Hip Pain – How do I know what’s wrong?

By Chiropractor Nick Loftus

The majority of hip pain that I see in the clinic usually has less to do with problems arising from the actual ball and socket joint itself and is most commonly associated with:

  • muscular problems in the area (hamstring or groin strains, muscle imbalances, protective spasms etc)
  • referred pain from a low back problem
  • nerve pain if there is some sciatic irritation.

Another common cause of hip pain is trochanteric bursitis – inflammation of a fluid-filled sac over the bony outer part of the hip. This is often caused by increased physical activity coupled with tension and shortening in the muscles of the area.

Further causes of hip pain

Hip pain can be directly related to wear and tear of the cartilage weight-bearing surfaces (osteoarthritis) in the hip joint itself, but this is mostly seen in the older population and is usually readily visible on x-ray.

Very occasionally I will see people with pain related to altered hip structure as a result of congenital hip dislocation, Perthe’s disease (where temporary loss of circulation to the head of the femur causes avascular necrosis in the young) or impingement syndromes.

However in these cases the person involved will usually be well informed about their condition having typically been to see various specialists.

Symptoms of hip pain

Osteoarthritis: If osteoarthritis is present then the hip feels stiff most of the time but especially mornings and after sitting for longer periods. The range of movement tends to be reduced, gait is altered and pain can be felt around the groin area and down the front of the thigh, occasionally to the knee too. Going down stairs tends to be unpleasant.

Bursitis: With bursitis, pain is felt specifically over the area of the bursa at the top of the outer thigh either to direct pressure or after increased activity such as running. This is also sometimes associated with a “snapping hip” due to a tendon “flicking” across the bony prominence near or under the bursa.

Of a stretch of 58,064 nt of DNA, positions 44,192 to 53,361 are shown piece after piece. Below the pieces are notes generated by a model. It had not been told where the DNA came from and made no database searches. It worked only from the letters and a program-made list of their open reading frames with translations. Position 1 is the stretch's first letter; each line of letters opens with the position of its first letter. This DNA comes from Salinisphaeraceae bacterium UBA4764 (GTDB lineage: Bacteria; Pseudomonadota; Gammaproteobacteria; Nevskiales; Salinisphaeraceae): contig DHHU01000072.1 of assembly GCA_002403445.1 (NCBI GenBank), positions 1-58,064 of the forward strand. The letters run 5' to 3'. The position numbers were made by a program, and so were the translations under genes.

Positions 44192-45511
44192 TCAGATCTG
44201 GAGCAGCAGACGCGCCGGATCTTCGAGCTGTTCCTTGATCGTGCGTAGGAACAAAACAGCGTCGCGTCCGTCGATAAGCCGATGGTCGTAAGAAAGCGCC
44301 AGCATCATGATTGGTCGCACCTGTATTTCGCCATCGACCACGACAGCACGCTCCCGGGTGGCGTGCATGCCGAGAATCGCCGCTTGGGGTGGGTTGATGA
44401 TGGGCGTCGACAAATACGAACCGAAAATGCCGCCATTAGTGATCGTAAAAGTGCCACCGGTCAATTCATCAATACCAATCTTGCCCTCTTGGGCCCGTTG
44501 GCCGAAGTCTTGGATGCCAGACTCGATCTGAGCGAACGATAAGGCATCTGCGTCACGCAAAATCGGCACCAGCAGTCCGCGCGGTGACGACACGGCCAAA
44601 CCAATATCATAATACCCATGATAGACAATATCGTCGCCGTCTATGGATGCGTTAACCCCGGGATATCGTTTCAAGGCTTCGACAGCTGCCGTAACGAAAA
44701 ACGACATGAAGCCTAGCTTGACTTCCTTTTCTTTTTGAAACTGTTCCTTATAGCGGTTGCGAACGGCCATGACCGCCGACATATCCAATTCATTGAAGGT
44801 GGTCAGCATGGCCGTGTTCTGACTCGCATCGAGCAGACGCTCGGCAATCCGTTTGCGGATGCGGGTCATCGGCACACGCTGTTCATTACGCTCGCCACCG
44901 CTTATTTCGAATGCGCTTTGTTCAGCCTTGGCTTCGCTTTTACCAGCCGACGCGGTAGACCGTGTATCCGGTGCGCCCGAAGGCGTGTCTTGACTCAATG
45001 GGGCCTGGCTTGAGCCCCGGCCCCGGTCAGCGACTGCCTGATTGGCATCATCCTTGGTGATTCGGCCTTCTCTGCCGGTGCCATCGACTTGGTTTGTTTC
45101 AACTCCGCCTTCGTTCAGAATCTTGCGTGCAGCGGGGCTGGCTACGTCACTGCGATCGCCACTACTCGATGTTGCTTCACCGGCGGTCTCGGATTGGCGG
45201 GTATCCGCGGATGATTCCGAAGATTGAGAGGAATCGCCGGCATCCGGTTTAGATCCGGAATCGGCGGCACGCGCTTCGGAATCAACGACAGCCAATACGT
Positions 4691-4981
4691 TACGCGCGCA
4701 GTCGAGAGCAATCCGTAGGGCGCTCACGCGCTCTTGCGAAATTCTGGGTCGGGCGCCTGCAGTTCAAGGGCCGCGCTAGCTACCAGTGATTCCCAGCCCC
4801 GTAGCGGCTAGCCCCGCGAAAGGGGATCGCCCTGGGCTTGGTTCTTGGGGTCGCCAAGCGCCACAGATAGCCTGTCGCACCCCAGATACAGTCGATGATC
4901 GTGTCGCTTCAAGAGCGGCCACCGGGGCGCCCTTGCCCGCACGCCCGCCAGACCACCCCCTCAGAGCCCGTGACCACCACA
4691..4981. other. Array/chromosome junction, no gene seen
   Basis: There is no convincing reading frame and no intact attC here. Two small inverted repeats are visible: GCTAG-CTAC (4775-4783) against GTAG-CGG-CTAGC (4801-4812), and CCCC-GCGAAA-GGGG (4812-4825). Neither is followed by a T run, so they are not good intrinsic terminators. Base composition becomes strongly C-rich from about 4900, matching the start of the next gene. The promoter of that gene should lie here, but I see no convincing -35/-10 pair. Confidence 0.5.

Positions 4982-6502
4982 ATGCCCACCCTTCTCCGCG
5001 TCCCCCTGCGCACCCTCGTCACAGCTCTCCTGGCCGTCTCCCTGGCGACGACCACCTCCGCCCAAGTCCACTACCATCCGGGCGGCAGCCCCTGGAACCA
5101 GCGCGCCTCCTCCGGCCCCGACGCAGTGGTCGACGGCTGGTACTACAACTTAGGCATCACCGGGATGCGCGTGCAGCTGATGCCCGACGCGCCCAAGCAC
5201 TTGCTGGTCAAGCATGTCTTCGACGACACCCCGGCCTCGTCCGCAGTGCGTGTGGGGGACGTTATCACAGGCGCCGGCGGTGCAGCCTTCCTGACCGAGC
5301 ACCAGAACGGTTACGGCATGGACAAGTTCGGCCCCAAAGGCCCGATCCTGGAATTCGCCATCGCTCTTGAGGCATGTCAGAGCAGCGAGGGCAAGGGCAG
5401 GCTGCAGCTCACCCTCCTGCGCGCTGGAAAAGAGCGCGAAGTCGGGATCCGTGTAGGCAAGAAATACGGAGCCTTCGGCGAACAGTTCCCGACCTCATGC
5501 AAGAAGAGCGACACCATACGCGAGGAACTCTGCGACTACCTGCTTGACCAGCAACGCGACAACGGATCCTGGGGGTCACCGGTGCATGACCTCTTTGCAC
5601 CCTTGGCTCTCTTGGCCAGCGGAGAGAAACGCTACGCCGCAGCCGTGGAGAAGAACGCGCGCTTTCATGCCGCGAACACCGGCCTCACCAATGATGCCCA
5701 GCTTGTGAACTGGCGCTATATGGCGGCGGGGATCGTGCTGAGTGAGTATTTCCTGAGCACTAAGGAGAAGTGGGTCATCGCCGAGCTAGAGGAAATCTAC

Referred or muscular pain: With referred or muscular pains a patient usually complains of a dull ache in or around the buttocks likened to toothache or the feeling of having been kicked there. This tends to be fairly constant and the severity often related to how bad the low back itself is.

What you should do when suffering hip pain – Dos and Don’ts

First of all you need to be evaluated to find out what is causing your hip pain, as the advice given will vary greatly depending on what is wrong.

Self help for osteoarthritis will inevitably be quite different to that for say gluteus maximus shortening. Once you’ve had the necessary treatment then it’s usually a case of lifestyle management. Often, more exercise or possibly a change in exercise technique will be recommended if there’s nothing seriously wrong.

Ice packs help enormously with bursitis as does stretching, typically of the ilio-tibial band located down the side of the thigh. Pain-killers don’t usually seem to have much effect so avoid taking them indefinitely unless you’ve exhausted all other possible measures.

On the whole, regardless of cause, inactivity is the single biggest enemy. As always it’s hard to go wrong with a good walk each day or possibly a swim. Think also about your sleep posture and whether or not extra supportive pillows might help.

Treatment for hip pain

For hip pains relating to low back dysfunction (by far the majority) then Chiropractic manipulation and deep tissue may work work well over a few weeks, coupled with advice on stretches and strengthening exercises.

I often use dry needling (western acupuncture) too and this has been a useful adjunct especially for muscular pains or bursitis.

In the most severe cases of osteoarthritis then physical therapy is unlikely to give much relief and you would need to be referred to an orthopaedic surgeon for an evaluation for possible hip replacement. These seem to vary in success rate but I would say that the majority of patients I see are much happier once they’ve had the surgery. If the osteoarthritis is mild then mobilisation techniques can bring good relief.

Are you suffering with hip pain? For further advice then the practitioners here at the Waldegrave Clinic will be happy to have an initial chat over the phone to guide you. Call 020 8943 2424.

nick loftus

Nick Loftus, Chiropractor Waldegrave Clinic

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